• Laura

        Thank you, but all is well! My daughter’s dad and I get along great and I remarried years ago. My husband’s ex left him for the same reason, so we had a lot to relate to. Our marriage is an immense blessing…love it when God gives you a reversal.

        The preteen years are challenging (and so I hear are the teens), but being frank about things keeps the lines of communication open. Kids are so much smarter than we give them credit for, they generally know the truth anyway.

        • Clint

          Thanks Laura.

  • Michael Coughlin

    Amen. Thanks for a thoughtful explanation.

    • Clint

      Pleasure Michael.

  • Ssaalwaech
  • Rachael Starke

    You nailed it, Clint. (Note to self – try daring our music pastor to write a new melody to “We indeterminate Number of Persian Gentiles”…)

    We’ve told our kids that Santa is fun story people like to pretend is real. What encourage me is when I recently asked my youngest (who’s 5 and still likes to play pretend with everything) – “Honey, who’s the better man – the one who only gives gifts to children when they’re good, or the Man who gives the gift of Himself for children who are bad and makes them good”. She giggled and said “Jesus!”, like the question was so silly it hardly bore asking. Indeed….

    • Clint

      Love it. Smart kid.

  • Jason

    What if this isn’t the entire story? Is it possible there is something else here that is somewhat being looked over? Are we Christians making too big a deal about something meant to be fun and seasonal? (after all, who reminds their kids of Santa in May?)

    I don’t care about the Santa stuff, my kids don’t hear me talk about it, but after reading your views I thought the best thing for me to do, according to your logic, is take ALL the books off my shelves and throw them away so my kids don’t confuse a true book with false books. What happens one day when they say, “Oh, the Chronicles of Narnia are fiction . . . well, what about Ahaz, Nehemiah, and Paul?

    The “devil is in the details on this one.” When I figured out Santa was a myth, I thought it was fun. I didn’t think my parents lied, I didn’t think Jesus was false or the Bible untrue. AND the entire time, I never thought Santa was God. After all, what part of the myth promotes Santa as Creator, the one who sustains, King, Lord, High Priest, and all the other Christ-like attributes? I was never told to fear Santa for the forgiveness of sins. When I learned the truth, I thought “he sees you when you’re sleeping” was a poetic way of saying, “your parents know you and what goes on in life.” . . . No one looks around during the Christmas season and says, “The heavens are declaring the glory of Santa. . .”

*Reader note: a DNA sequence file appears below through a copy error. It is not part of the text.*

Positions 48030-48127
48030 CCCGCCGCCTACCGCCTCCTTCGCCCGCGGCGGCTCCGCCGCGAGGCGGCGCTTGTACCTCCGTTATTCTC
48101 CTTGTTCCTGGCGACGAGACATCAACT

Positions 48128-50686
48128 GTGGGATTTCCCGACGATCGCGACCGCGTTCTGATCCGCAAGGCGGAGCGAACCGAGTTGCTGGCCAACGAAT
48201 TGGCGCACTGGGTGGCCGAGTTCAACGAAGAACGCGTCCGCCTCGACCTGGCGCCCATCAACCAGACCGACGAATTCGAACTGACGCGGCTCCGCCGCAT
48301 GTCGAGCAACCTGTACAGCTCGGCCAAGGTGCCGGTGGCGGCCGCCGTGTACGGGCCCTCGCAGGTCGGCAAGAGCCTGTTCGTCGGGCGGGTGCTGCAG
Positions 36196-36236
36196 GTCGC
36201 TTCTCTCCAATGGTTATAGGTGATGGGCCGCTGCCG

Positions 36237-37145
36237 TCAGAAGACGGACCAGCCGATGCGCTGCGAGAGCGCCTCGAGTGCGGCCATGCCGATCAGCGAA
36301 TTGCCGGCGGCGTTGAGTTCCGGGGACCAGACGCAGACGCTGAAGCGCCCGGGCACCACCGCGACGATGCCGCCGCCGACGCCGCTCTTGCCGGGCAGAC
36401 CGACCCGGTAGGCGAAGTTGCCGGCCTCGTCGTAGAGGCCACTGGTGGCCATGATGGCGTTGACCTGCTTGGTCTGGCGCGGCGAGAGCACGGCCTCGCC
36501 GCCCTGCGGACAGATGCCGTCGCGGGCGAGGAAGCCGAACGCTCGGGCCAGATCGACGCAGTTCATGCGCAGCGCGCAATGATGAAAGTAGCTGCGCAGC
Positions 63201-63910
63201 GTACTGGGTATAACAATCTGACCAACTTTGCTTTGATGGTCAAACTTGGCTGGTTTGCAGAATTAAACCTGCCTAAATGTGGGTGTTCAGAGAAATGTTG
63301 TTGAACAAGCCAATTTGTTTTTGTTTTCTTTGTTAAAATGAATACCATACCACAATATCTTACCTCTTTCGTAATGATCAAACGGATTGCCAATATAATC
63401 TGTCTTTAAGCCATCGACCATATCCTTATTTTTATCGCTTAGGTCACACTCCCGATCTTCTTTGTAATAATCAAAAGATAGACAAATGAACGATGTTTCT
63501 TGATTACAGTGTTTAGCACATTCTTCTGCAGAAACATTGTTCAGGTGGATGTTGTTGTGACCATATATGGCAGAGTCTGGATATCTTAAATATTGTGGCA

Santa never fulfilled prophecy written a few thousand years before his birth, he wasn’t resurrected, then appear before Cephas, his disciples, and then 500 more. God didn’t then write books promoting Santa. . . the Holy Spirit testifies concerning his Word. That internal testimony elevates the integrity of the Word so much so that, with the testimony of creation, each of us, left without God’s grace, will seek to suppress the truth in unrighteousness!! Our sinful hearts should probably cause us to be more afraid then a seasonal figure?

    Maybe we should attack the Santa myth because children in poor families who do not open presents might think they’re bad because they’re poor? That would at least be more socially just?!? What happens when our kids discover the tree, the garland, and most of the Christmas decorations find their roots in paganism AND we knew about it?!?!?

    I want my kids to love the Lord and walk in His ways fulfilling His purpose. I pray they see a dad who upholds the Word, walks with integrity, and repents when wrong — a father who points them to Christ. At some point, their knowledge of the Word and discernment will lead them to discover dad was blind to some things in life and wrong. I didn’t mean to be, I didn’t try to excuse my sin, it was just there. But I pray their faith in the Lord, guided by His Word and accurate views about the Word will be their guide. I play a role, but the ultimate plumb-line for truth is the Bible — not me.

    • Bubbis2006

      GREAT response…we don’t dwell on Santa but we have read stories and watched movies where Santa was included…all for fun and the use of imagination. My children know Christmas is about the birth of baby Jesus but I see nothing wrong with a little fiction and fun throughout the season. “after all, who reminds their kids of Santa in May” EXACTLY! My kids learn about Christ throughout the WHOLE year not just at Christmas!